A distinctive feature of the Austrian energy sector is its diversified sources of supply. In 2000, the total primary energy supply included liquid fuels (38 percent), natural gas (24 percent), hydropower (13 percent), other renewable resources (13 percent) and coal (12 percent). Nuclear power is legally banned, following a referendum on the subject in 1978. The renewable resources share in Austria's energy supply increased from 16 percent in 1973 to 26 percent in 2000. The government plans to completely liberalize the electricity market by 2003. Preparations are also under way to open up the natural gas market.
For decades, the telecommunications industry was a monopoly in Austria, with the state-owned Post and Telecom Austria (PTA) being the only national supplier of networks and telecommunication services. Because of EU liberalization directives, the government enforced legislation to open the telecom and energy sectors to competition. The Austrian telecommunications sector now exhibits much liberalization, though high interconnection fees are still a problem. Austria has a highly developed telecommunications system with 4 million telephones, 27 radio stations, 47 television stations, and 4 satellite
|Country||Newspapers||Radios||TV Sets a||Cable subscribers a||Mobile Phones a||Fax Machines a||Personal Computers a||Internet Hosts b||Internet Users b|
|a Data are from International Telecommunication Union, World Telecommunication Development Report 1999 and are per 1,000 people.|
|b Data are from the Internet Software Consortium ( http://www.isc.org ) and are per 10,000 people.|
|SOURCE: World Bank. World Development Indicators 2000.|
ground stations. Radio, television, telephone, and telegraph systems were all state monopolies until the broadcasting system was converted into a joint-stock company in 1957. The Austrian Broadcasting Company operates 3 radio and 2 television stations nationwide. Telephone and telegraph communications are directed by the Austrian postal and telecommunications service. More than 20 daily newspapers are published. Daily newspaper circulation averages more than 3.7 million. Influential dailies include Die Presse (published in Vienna) and Salzburger Nachrichten (published in Salzburg).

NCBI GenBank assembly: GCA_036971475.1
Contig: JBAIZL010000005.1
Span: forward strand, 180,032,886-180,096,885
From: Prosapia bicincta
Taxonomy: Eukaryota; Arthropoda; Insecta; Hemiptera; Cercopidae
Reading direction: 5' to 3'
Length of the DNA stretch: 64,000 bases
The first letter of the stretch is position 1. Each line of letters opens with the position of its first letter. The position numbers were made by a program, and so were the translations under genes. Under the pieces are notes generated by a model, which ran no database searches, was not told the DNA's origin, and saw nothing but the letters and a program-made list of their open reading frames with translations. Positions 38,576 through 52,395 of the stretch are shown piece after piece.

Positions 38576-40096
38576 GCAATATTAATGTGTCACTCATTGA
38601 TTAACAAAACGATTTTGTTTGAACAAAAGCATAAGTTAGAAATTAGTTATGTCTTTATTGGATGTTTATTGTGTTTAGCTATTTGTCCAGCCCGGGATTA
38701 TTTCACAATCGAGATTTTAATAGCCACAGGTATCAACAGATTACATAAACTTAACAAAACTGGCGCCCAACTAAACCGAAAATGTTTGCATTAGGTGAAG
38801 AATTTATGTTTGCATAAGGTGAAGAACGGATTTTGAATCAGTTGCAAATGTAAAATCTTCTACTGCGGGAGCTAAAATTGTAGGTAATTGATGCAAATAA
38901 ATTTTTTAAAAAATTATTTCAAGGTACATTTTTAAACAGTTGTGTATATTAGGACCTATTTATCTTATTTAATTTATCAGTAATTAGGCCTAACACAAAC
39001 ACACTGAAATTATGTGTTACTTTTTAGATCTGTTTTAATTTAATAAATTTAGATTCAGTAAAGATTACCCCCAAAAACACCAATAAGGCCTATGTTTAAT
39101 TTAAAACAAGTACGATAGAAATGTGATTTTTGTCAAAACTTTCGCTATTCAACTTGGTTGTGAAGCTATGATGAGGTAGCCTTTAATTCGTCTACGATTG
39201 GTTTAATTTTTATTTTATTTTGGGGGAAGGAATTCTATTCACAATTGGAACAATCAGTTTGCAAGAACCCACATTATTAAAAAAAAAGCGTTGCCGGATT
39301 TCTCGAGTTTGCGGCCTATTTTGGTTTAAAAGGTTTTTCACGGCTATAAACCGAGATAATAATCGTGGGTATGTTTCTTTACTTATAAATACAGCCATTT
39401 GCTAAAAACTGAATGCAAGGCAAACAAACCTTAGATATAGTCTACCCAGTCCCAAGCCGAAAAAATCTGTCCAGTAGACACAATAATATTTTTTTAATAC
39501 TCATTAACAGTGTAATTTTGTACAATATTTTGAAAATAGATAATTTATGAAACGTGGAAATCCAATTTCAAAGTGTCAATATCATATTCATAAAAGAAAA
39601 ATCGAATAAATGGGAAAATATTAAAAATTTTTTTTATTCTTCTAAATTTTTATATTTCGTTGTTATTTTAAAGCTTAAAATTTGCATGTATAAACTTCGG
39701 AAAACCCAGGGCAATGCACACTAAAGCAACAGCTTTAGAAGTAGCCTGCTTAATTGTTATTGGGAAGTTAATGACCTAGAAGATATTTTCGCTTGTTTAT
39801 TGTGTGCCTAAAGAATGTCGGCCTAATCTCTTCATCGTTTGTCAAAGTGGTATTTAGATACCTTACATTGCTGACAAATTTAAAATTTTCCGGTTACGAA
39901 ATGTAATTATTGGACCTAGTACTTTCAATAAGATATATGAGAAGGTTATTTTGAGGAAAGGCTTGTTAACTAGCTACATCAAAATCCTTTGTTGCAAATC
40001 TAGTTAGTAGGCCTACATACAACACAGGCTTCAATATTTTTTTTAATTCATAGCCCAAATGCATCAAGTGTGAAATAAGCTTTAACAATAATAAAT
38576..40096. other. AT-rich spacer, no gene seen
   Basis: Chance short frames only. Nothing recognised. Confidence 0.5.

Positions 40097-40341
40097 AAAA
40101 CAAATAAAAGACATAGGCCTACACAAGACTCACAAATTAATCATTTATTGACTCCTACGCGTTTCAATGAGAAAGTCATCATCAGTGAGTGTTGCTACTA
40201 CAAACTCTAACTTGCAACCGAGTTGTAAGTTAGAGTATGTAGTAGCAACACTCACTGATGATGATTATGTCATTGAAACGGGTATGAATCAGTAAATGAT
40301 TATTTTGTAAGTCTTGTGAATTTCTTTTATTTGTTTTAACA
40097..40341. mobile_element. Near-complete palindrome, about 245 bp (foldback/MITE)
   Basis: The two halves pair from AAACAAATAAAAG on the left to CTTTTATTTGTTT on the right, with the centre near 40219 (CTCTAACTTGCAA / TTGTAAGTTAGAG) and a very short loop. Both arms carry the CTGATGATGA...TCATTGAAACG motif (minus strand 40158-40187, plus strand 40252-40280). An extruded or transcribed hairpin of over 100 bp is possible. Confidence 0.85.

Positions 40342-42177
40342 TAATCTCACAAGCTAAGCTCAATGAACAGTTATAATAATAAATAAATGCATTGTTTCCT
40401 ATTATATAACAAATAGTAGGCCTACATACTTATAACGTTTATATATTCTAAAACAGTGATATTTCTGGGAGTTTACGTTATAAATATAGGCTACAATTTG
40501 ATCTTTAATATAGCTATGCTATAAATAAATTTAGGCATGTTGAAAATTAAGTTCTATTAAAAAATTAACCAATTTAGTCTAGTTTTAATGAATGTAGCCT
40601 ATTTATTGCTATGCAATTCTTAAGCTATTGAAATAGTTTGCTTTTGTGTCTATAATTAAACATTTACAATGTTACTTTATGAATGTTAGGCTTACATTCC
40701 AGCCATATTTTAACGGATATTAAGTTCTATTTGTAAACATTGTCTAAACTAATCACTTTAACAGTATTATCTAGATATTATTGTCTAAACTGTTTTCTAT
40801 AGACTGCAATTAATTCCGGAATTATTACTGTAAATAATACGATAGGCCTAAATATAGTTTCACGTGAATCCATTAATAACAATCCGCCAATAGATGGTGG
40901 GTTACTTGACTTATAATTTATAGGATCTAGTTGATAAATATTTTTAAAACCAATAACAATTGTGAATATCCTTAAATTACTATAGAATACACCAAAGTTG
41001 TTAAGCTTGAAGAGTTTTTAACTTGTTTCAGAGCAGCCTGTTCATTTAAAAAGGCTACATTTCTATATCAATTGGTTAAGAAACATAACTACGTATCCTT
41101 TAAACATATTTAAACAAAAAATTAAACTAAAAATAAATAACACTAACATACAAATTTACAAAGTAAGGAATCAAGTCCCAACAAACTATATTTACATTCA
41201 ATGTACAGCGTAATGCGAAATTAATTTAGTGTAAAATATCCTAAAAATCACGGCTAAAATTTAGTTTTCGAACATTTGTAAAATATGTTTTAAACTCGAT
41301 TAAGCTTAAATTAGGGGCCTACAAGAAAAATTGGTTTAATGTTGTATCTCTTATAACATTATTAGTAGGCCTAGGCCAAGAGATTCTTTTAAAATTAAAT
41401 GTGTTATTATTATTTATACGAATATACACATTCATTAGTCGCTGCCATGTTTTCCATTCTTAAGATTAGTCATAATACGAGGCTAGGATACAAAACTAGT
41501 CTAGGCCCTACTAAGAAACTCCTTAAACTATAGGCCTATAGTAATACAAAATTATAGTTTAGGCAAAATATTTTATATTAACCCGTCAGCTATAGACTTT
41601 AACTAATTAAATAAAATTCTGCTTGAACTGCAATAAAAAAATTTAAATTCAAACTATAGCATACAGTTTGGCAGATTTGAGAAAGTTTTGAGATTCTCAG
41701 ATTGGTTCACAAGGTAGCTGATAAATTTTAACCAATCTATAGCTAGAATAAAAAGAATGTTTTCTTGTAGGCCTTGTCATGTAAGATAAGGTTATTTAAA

Austria has an excellent network of transportation and communication; due to its strategic location and relative political neutrality, Austria has established itself as a broker and an international place of encounter among nations. This role is exemplified by the countless summit meetings and conferences which the country hosts every year. Austria is also anticipating the increasing importance of its transport sector as an essential European communications hub. A factor of the growing importance of the transportation web is the growing European energy transit network (the transport of oil, natural gas and electricity), much of it passing through Austria.
A landlocked and mountainous country, Austria depends on roads and rail passage for a major share of its foreign trade. In the transportation segment, it has 200,000 kilometers (124,000 miles) of roads and 6,028 kilometers (3,744 miles) of railroads, of which about 5,388 kilometers (3,347 miles) are state owned and 640 kilometers (398 miles) privately owned. Furthermore, more than 350 kilometers (217 miles) of inland waterways carry approximately one-fifth of the country's total trade. The main river ports are Linz, Vienna, Salzburg, Graz, Klagenfurt, and Innsbruck. The Danube River, the only navigable waterway with barges carrying up to 1,800 tons, is an important connection between the North Sea, Germany, and the Black Sea. In terms of air connection, Austria has 55 civil airports, 20 with paved runways. The main international airport is Schwechat located in southeast Vienna.
International flights are available from the airports in Graz, Innsbruck, Klagenfurt, Linz, and Salzburg.